Monthly Archives: September 2009

Invisible Children (of God)

 

“In memory of Raymond, our friend”

 

Man down—
Hurry—
In the alley—
Not moving—
Not well—
In the alley—
Out back—
 Blood—

        A man-shaped hole sits in our midst uptown—
        No longer occupied by a grizzled beard
        Stained by spaghetti or some cheap noodle,
        Not inhabited by caustic odors
        From the dusty jeans or the rust-blue cap
        Of an invisible oft-seen stranger.
        Our town no longer houses this burden:
        Shifting around, to pass, his lean-up cane;
        Fumbling about, to slip, his blue-eyed gaze;
        Yelling a curse, to blame, his drunk-up life.

        A man-shaped hole sits in our midst uptown—
        No longer occupied by his aged face
        Stained by depression or some life trauma
        Not inhabited by the handshook welcome
        From the toothless mouth or the blood-warm heart
        Of an inscrutable oft-smiled neighbor.
        Our shrugsmugged hearts still mar his burden:
        Pausing abrupt, to see, his lonely life;
        Being amidst, to know, his silent name;
        Coming along, to share, his suffered self.
 


Man died.
He fell.
In the alley.
Not having.
Not known.
In the alley.
No family.
 No blood.

–Cory

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Lattice

Lattice multiplication is a method used in many classrooms today to multiply large numbers using a grid. Similar to the traditional algorithmic method of multiplication, lattice breaks the problem into smaller steps to allow students to see each digit independently in an attempt to create fewer mistakes. When I was in seventh grade, I had no idea what lattice multiplication was. It wasn’t until I spent five years in college, graduated, and began helping a 12-year-old girl with her homework that I learned the world that is lattice multiplication.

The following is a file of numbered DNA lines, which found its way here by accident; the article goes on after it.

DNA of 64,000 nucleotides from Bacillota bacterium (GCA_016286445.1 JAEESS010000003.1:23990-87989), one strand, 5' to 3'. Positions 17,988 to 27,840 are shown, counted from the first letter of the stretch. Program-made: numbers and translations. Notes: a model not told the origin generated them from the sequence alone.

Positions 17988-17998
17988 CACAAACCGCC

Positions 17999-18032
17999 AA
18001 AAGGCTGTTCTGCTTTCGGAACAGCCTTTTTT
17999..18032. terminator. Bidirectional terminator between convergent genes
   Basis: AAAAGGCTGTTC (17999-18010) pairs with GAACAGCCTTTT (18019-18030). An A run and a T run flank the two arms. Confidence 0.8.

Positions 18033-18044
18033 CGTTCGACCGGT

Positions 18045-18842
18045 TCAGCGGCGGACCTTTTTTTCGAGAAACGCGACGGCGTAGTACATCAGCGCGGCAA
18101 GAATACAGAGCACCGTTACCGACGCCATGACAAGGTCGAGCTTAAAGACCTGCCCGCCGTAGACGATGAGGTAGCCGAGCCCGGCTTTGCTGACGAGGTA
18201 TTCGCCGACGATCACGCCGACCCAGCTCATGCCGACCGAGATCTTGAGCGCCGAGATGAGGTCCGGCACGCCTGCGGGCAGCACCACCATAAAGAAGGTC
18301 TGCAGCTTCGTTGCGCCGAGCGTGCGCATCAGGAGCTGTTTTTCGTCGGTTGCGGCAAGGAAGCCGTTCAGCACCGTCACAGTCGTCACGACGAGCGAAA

I love math, and have always had an interest in the never-ending world that is numbers, theorems, and shapes. This interest started in high school and even became part of my major in college. So when I graduated from Wright State University last June with a degree in middle childhood education focusing in math and language arts, it was no surprise. As I moved to Athens, Ohio to work as an Americorps VISTA with Good Works, I wondered how this degree would play a part in this new chapter of my life. How would my experience in the world that is academia become important in a homeless shelter?

I met Kayla when she moved into the Timothy House with her mom and sister a little over four months ago. It was cold out and she seemed shy and not totally comfortable with her new “home.” She lived at the shelter for a month before I asked her if she needed help with homework, and everyday she said no. Moving to a new town is tough when you’re young and is often reflected through performance in the classroom. So everyday she would come home with her mom and sister, eat a snack, and perch on the couch to watch a movie.

I noticed she was getting bored with the movies so I asked her to play a game of Scrabble. She reluctantly said yes and we continued this for a week. During one of these games, we got into a conversation about school and homework and I brought up again how I would be more than happy to help. She finally agreed and went to get her backpack.

So the routine changed from “Finding Nemo” after school to Egyptian architecture and calculating percents. Kayla is gifted with an ability to learn and question ideas, such gifts, if not encouraged, can get lost. Kayla taught me a new way to multiply using lattice and also how to slowly build trust. I have time to give her, time to listen and time to build hope in her life. I see God through these homework sessions. I see God move when she tells me she has moved from a failing status to an A student in two months. I see God everyday laughing and playing through Kayla. I simply pray this progress shows Kayla that she can do things, that she is worth something, and she has much to offer.

–Emily

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